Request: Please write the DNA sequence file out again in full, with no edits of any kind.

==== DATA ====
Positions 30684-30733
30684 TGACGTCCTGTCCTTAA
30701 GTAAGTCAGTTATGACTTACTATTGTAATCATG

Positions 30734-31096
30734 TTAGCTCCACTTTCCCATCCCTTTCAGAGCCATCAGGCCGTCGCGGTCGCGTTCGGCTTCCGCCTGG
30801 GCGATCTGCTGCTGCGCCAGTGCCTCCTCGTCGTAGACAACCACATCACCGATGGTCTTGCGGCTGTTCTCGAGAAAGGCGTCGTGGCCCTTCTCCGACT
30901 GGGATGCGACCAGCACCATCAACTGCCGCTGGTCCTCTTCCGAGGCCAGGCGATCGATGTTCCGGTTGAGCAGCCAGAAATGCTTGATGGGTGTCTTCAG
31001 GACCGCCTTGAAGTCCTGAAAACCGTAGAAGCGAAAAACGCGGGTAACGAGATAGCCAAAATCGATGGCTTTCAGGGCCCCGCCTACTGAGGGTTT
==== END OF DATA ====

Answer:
Positions 30684-30733
30684 TGACGTCCTGTCCTTAA
30701 GTAAGTCAGTTATGACTTACTATTGTAATCATG

Positions 30734-31096
30734 TTAGCTCCACTTTCCCATCCCTTTCAGAGCCATCAGGCCGTCGCGGTCGCGTTCGGCTTCCGCCTGG
30801 GCGATCTGCTGCTGCGCCAGTGCCTCCTCGTCGTAGACAACCACATCACCGATGGTCTTGCGGCTGTTCTCGAGAAAGGCGTCGTGGCCCTTCTCCGACT
30901 GGGATGCGACCAGCACCATCAACTGCCGCTGGTCCTCTTCCGAGGCCAGGCGATCGATGTTCCGGTTGAGCAGCCAGAAATGCTTGATGGGTGTCTTCAG
31001 GACCGCCTTGAAGTCCTGAAAACCGTAGAAGCGAAAAACGCGGGTAACGAGATAGCCAAAATCGATGGCTTTCAGGGCCCCGCCTACTGAGGGTTT